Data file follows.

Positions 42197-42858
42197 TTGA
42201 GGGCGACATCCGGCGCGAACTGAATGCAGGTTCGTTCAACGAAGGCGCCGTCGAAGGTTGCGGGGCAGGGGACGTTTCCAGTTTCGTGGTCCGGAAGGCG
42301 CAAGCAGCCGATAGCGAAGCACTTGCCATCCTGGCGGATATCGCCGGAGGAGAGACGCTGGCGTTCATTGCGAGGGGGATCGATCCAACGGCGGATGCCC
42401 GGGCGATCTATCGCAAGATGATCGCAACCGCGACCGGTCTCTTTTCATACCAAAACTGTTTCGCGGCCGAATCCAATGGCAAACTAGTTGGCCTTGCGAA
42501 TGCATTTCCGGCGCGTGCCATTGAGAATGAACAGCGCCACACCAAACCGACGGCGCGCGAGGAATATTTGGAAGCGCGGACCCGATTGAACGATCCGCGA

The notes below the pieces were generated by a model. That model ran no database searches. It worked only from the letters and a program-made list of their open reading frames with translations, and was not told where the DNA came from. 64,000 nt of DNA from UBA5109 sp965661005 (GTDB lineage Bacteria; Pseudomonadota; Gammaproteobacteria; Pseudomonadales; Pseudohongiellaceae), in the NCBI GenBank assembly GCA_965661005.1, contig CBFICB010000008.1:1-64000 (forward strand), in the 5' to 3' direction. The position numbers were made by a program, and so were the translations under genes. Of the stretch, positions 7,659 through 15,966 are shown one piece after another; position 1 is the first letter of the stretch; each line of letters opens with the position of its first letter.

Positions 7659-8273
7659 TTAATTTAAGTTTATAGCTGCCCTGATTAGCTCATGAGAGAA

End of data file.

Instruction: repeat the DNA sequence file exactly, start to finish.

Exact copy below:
Positions 42197-42858
42197 TTGA
42201 GGGCGACATCCGGCGCGAACTGAATGCAGGTTCGTTCAACGAAGGCGCCGTCGAAGGTTGCGGGGCAGGGGACGTTTCCAGTTTCGTGGTCCGGAAGGCG
42301 CAAGCAGCCGATAGCGAAGCACTTGCCATCCTGGCGGATATCGCCGGAGGAGAGACGCTGGCGTTCATTGCGAGGGGGATCGATCCAACGGCGGATGCCC
42401 GGGCGATCTATCGCAAGATGATCGCAACCGCGACCGGTCTCTTTTCATACCAAAACTGTTTCGCGGCCGAATCCAATGGCAAACTAGTTGGCCTTGCGAA
42501 TGCATTTCCGGCGCGTGCCATTGAGAATGAACAGCGCCACACCAAACCGACGGCGCGCGAGGAATATTTGGAAGCGCGGACCCGATTGAACGATCCGCGA

The notes below the pieces were generated by a model. That model ran no database searches. It worked only from the letters and a program-made list of their open reading frames with translations, and was not told where the DNA came from. 64,000 nt of DNA from UBA5109 sp965661005 (GTDB lineage Bacteria; Pseudomonadota; Gammaproteobacteria; Pseudomonadales; Pseudohongiellaceae), in the NCBI GenBank assembly GCA_965661005.1, contig CBFICB010000008.1:1-64000 (forward strand), in the 5' to 3' direction. The position numbers were made by a program, and so were the translations under genes. Of the stretch, positions 7,659 through 15,966 are shown one piece after another; position 1 is the first letter of the stretch; each line of letters opens with the position of its first letter.

Positions 7659-8273
7659 TTAATTTAAGTTTATAGCTGCCCTGATTAGCTCATGAGAGAA